In the spring of 2012, there’s a lot of talk about Apple, Google, smartphones, Facebook and the iPad. Yet, quietly, Microsoft plods along with MS Office and Windows 8 in a Post-PC era. What’s Microsoft really up to these days? Where are they going?
I’ve been curious lately about Microsoft. Here at TMO, the focus is Apple or things that impact Apple. Of course, as Apple has grown and its product line has expanded, it has many more new competitors, and so we talk about them too. What about Microsoft as an Apple competitor? Along the way, as we inch into the Post-PC era, Microsoft seems to have dropped off our radar.
Patience is a Business Virtue?
From what I’ve been reading, Microsoft’s new strategy is patience. The company realizes that it has a very small, single digit share of the smartphone market. It was completely blindsided by the iPad. Well, except for the Courier project, which looked great, but was killed because it would undermine Windows.
Microsoft’s new strategy is that they have the entire future ahead of them, time to rethink everything, calmly plan for the long term, and hope that a new strategy of Windows 8 across multiple platforms will bring a sense of coherence. One article added, “The secret sauce, which features a dash of Bing and SkyDrive, is still simmering.”
The notion by the Windows camp is that Microsoft has one chance to get it right, and the only hope, Obi Wan, is to plan for an ecosystem anchored by Windows 8 and a common user experience.
Mix and Match
That common experience is what intrigues me. It’s Microsoft’s new vision. Basically, the Microsoft experts are saying that the company is tying its future to the idea that no matter what platform you’re on, Xbox, desktop, tablet or phone, you’ll see a very similar UI. No only does that reduce costs, but it reduces the customer learning curve and reduces the severity of the Post-PC era. Clever.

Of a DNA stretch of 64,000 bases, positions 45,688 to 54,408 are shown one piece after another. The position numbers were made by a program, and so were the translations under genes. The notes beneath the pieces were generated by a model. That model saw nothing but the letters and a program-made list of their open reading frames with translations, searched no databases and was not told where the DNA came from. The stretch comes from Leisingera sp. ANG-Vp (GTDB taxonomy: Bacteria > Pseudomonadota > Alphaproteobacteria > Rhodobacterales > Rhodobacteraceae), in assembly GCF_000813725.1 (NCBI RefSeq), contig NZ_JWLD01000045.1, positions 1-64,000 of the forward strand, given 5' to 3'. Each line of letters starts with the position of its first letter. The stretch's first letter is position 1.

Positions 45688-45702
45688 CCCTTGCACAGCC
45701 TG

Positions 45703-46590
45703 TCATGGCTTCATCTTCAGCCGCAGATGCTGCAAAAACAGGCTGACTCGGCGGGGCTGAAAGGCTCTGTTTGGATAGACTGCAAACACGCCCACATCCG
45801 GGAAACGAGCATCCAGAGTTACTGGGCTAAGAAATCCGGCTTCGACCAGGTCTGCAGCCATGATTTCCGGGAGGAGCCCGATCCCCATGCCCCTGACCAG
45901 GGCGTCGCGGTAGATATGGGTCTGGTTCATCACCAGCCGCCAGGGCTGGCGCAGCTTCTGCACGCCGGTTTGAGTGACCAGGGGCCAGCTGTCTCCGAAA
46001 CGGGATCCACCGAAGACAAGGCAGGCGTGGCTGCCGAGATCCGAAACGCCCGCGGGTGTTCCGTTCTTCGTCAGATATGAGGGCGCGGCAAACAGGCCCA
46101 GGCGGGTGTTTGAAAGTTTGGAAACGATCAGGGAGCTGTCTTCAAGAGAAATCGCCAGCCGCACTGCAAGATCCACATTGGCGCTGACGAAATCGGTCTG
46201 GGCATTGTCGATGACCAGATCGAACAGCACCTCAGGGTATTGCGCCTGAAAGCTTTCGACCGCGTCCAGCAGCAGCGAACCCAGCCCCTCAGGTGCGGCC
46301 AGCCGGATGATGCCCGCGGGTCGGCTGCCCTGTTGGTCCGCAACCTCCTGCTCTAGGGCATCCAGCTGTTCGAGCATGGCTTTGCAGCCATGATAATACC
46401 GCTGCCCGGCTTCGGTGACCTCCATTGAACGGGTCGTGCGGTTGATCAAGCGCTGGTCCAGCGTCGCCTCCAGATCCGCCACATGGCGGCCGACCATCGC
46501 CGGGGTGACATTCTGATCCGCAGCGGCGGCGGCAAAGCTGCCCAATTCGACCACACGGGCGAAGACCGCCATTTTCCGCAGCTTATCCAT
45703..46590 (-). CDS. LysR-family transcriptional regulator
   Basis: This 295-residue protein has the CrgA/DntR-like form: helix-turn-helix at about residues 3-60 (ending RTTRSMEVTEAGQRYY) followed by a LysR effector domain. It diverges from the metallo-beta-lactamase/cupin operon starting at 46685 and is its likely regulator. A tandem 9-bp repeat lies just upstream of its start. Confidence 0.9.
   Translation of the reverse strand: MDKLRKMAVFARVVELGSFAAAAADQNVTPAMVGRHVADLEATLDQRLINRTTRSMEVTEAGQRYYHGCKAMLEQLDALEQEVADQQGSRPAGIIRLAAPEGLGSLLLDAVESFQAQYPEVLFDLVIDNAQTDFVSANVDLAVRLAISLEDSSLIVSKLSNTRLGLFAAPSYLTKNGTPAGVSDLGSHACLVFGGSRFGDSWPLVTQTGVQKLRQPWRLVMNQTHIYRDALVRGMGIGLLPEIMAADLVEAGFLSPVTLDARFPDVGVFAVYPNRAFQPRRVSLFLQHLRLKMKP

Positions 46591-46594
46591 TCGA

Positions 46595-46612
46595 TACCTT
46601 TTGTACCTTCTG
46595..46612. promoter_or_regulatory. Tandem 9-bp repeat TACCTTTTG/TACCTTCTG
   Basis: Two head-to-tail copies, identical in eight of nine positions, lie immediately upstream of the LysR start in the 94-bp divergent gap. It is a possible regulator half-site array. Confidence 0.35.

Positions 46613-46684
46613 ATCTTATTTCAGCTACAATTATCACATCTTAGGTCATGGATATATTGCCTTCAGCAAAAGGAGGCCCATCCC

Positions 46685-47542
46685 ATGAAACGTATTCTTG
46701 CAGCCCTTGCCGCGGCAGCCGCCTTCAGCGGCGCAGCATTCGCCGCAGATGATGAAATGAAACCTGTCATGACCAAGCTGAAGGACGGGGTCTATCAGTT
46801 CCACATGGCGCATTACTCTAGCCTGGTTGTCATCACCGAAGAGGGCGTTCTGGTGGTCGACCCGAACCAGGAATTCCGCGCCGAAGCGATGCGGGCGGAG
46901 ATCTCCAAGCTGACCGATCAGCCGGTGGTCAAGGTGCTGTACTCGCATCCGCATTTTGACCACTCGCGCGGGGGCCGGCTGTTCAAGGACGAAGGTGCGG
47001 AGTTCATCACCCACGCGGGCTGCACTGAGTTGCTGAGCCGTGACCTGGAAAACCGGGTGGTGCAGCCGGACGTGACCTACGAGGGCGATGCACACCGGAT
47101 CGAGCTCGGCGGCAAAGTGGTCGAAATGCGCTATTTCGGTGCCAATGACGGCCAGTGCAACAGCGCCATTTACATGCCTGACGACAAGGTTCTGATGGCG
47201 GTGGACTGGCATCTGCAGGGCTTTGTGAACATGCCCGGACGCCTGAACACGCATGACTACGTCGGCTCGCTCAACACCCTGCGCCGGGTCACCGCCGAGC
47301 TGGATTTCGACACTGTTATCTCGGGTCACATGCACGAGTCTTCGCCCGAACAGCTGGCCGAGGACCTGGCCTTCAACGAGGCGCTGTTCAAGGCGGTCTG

Even Apple is trying to achieve that to some extent. One example is Lion’s Launchpad, an app that more or less mimics the iPad home page. But Apple’s heart doesn’t seem to be in it. Nor ours.
The problem, as I see it, is that different sized devices with different hardware capabilities and different work flows demand concessions to the UI. A tablet or phone needs a small array of app icons so you can just touch one to launch it. We don’t touch our Lion displays, so launching can take varied forms. It gets much more complicated from there.
Also, the limited power of battery powered devices dictates that you don’t have the processor speed to enable the fabulous graphics available on the desktop. The OS engineer is faced with cramming a full-featured OS into a tablet or dumbing down the desktop to match.
The Big Factors Loom
For Microsoft, it’s not just a matter of technology. It’s also a matter of execution and urgency. With 200,000 iPad native apps and a total of 600,000 that can run in the iPhone mode, plus all the hundreds of thousands of Android apps, Microsoft is fooling itself if it thinks that droves of exhausted developers now have the bandwidth to jump on a third Windows 8 tablet bandwagon. That’s another reason, however, why Windows 8 has to be similar across devices — ease of entry into the Microsoft ecosystem.
Microsoft also has to execute in a crisper, more determined fashion than ever before. Over the years, we’ve seen how Steve Ballmer hasn’t been able to corral and unite a disparate collection of ruggedly independent, turf protecting executives. That infighting was, apparently, what did Courier in. Meanwhile, at Apple, there was an ultra-strong, dictatorial visionary who brought all his executives onto the same page. In that regard, patience isn’t a virtue for Microsoft executives who get too much time to ponder their own fate instead of the company’s.
We haven’t heard a lot from Microsoft lately. Their historical hutzpah has been tempered by the ominous scope of the future task at hand. All of us will be watching with great interest to see how the company reinvents itself and whether this strategy of patience is wisdom born of desperation or corporate delusion.